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skipburz

ES-175 vs 335 Neck Feel

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Greetings. So, my two main guitars are a 2012 335 and a 1989 175. The 335 is near perfect for me. It seems to know where my hands are going before I do. However, I'm primarily a jazz play, so for solo or small combo gigs I like to play my 175, which with the mahogany back and sides, sounds just wonderful.  (Not that I can't get a nice jazz tone out of my 335.) I have them set up almost identically - same strings, same action/string height, nut width, etc. The neck profiles are pretty close as well (1st fret is .815 on the 335 and .822 on the 175). However, I'm not sure why they feel so different under my fingers. The 175 is not nearly as fast as the 335 and I seem to have to work harder and to be more intentional with my fingers. It's just not as natural to play. Could it be just because the 175 is close to needing a fret job? Are there other factors I'm not considering like string length from nut to tailpiece? Thanks for your thoughts.

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Is the 335 a stop tailpiece?

A trapeze tailpiece makes a big difference to the feel IMO.

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18 minutes ago, jdgm said:

Is the 335 a stop tailpiece?

A trapeze tailpiece makes a big difference to the feel IMO.

The 335 is the standard TOM bridge and stop tailpiece and the 175 is the stock trapeze. Thanks.

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I've played quite a few 335s but never owned one.  I did own a 175.  As I recall the 175 neck was chunkier.  Your measurements are pretty close at the first fret, but what about further up the neck?  Also you don't mention fingerboard wood which if they are different can feel quite different.  The 175 is a lot thicker body, so you almost have to hold it differently and that can change the angle of your left arm.  Trapeze vs stoptail also will effect how they feel.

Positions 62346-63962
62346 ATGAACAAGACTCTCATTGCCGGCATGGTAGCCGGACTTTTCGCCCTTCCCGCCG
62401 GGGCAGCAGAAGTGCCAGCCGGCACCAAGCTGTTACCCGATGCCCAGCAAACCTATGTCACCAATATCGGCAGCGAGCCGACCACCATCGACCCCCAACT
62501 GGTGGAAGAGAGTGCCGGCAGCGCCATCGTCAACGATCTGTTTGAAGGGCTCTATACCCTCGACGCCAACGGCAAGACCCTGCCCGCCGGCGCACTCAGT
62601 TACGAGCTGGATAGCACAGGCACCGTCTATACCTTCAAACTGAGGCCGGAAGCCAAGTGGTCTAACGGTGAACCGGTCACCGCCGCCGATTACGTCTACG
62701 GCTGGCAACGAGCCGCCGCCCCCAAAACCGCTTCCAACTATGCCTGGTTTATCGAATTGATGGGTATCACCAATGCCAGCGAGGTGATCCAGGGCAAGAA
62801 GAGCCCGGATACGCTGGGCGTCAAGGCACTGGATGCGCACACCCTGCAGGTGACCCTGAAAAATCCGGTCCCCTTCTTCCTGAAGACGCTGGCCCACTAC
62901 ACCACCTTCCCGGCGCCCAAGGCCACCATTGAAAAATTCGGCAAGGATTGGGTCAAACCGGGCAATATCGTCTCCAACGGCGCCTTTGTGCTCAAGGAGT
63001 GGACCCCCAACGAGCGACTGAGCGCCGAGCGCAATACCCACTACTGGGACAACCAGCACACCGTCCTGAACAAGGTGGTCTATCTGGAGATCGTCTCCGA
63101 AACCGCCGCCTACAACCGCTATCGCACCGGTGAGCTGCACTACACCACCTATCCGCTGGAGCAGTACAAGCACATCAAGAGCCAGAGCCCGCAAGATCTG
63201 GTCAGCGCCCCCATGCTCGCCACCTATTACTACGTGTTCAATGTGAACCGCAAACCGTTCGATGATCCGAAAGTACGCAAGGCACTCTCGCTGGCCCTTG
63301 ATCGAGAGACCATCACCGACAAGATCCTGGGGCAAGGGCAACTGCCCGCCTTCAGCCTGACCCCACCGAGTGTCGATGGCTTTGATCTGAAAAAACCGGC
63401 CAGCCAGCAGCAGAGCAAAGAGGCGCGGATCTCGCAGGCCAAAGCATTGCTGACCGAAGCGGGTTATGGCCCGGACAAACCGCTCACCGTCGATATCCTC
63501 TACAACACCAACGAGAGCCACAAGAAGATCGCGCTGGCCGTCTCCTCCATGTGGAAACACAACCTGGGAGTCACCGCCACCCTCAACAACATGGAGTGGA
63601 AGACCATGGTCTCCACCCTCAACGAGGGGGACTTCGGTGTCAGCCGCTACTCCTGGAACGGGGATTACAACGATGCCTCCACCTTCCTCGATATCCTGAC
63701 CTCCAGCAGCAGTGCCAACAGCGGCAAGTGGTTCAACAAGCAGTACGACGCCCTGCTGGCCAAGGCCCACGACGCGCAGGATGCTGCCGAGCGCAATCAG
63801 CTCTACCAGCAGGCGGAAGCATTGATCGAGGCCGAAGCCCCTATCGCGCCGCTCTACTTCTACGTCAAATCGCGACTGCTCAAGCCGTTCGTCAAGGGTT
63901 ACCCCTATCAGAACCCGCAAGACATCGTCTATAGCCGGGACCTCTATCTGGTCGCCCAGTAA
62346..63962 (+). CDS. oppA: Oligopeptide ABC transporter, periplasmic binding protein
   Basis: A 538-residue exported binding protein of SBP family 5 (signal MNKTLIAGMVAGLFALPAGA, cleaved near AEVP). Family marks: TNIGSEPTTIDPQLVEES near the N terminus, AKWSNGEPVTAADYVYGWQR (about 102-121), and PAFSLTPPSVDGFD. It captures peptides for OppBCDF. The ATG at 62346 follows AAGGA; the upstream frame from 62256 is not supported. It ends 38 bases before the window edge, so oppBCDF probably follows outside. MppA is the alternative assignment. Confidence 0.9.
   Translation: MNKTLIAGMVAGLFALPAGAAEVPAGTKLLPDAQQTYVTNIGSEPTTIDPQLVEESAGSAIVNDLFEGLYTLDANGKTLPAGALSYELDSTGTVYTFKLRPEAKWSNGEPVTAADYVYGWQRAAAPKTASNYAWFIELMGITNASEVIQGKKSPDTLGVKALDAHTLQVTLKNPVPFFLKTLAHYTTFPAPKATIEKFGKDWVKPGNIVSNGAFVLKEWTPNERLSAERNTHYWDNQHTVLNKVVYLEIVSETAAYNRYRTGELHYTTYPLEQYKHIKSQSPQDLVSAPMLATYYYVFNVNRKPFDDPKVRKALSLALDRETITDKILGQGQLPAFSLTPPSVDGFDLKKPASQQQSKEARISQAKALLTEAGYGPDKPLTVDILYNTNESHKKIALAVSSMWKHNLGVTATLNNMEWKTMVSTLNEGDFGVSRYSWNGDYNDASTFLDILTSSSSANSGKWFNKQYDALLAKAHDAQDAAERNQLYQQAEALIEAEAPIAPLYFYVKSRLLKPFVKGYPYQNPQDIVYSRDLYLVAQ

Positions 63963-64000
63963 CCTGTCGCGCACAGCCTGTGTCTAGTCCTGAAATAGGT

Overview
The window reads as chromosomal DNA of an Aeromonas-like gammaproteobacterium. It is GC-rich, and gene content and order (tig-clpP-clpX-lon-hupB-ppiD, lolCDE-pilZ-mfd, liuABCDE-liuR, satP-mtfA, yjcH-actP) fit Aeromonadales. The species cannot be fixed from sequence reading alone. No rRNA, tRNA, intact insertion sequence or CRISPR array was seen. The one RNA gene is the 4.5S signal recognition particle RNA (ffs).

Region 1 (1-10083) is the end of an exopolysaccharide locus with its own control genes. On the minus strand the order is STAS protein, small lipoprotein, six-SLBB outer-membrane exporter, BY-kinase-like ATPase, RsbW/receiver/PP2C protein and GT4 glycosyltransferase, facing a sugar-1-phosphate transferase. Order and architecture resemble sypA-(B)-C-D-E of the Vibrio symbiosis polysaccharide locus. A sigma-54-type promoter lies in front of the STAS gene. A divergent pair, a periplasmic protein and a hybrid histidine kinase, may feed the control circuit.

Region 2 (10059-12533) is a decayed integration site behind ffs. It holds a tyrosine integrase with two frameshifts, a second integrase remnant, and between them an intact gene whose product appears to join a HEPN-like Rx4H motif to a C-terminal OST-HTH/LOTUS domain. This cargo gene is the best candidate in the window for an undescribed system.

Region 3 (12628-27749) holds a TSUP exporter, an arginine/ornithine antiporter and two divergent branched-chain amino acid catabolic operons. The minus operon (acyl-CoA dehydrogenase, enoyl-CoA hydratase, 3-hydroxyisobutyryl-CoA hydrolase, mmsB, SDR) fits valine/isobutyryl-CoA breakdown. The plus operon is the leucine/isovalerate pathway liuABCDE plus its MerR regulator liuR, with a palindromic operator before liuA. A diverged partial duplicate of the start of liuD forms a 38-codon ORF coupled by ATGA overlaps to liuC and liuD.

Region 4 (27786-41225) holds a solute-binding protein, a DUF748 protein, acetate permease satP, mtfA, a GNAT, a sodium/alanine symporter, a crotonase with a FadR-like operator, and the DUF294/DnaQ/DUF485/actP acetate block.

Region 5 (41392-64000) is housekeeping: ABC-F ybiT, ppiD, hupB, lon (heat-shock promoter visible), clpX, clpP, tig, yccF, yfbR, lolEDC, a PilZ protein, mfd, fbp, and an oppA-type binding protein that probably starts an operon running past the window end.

They are different models so it doesn't surprise me that they feel different to you.  You mention it might need a fret job soon and that might effect how it feels and plays.  In my 57 years of playing guitar I've never had any fret work done on my guitars, and some of them I owned and played for over 20 years.  I guess I don't press down very hard, but just never thought I needed it, so I can't offer much of an opinion on that subject.  

You mentioned the 175 has mahogany back and sides (has nothing to do with how it feels playing it), but I was just curious if it was a Custom model as  Standard 175s have the maple/poplar/maple sandwich woods?

Edited by Twang Gang

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10 minutes ago, Twang Gang said:

I've played quite a few 335s but never owned one.  I did own a 175.  As I recall the 175 neck was chunkier.  Your measurements are pretty close at the first fret, but what about further up the neck?  Also you don't mention fingerboard wood which if they are different can feel quite different.  The 175 is a lot thicker body, so you almost have to hold it differently and that can change the angle of your left arm.  Trapeze vs stoptail also will effect how they feel.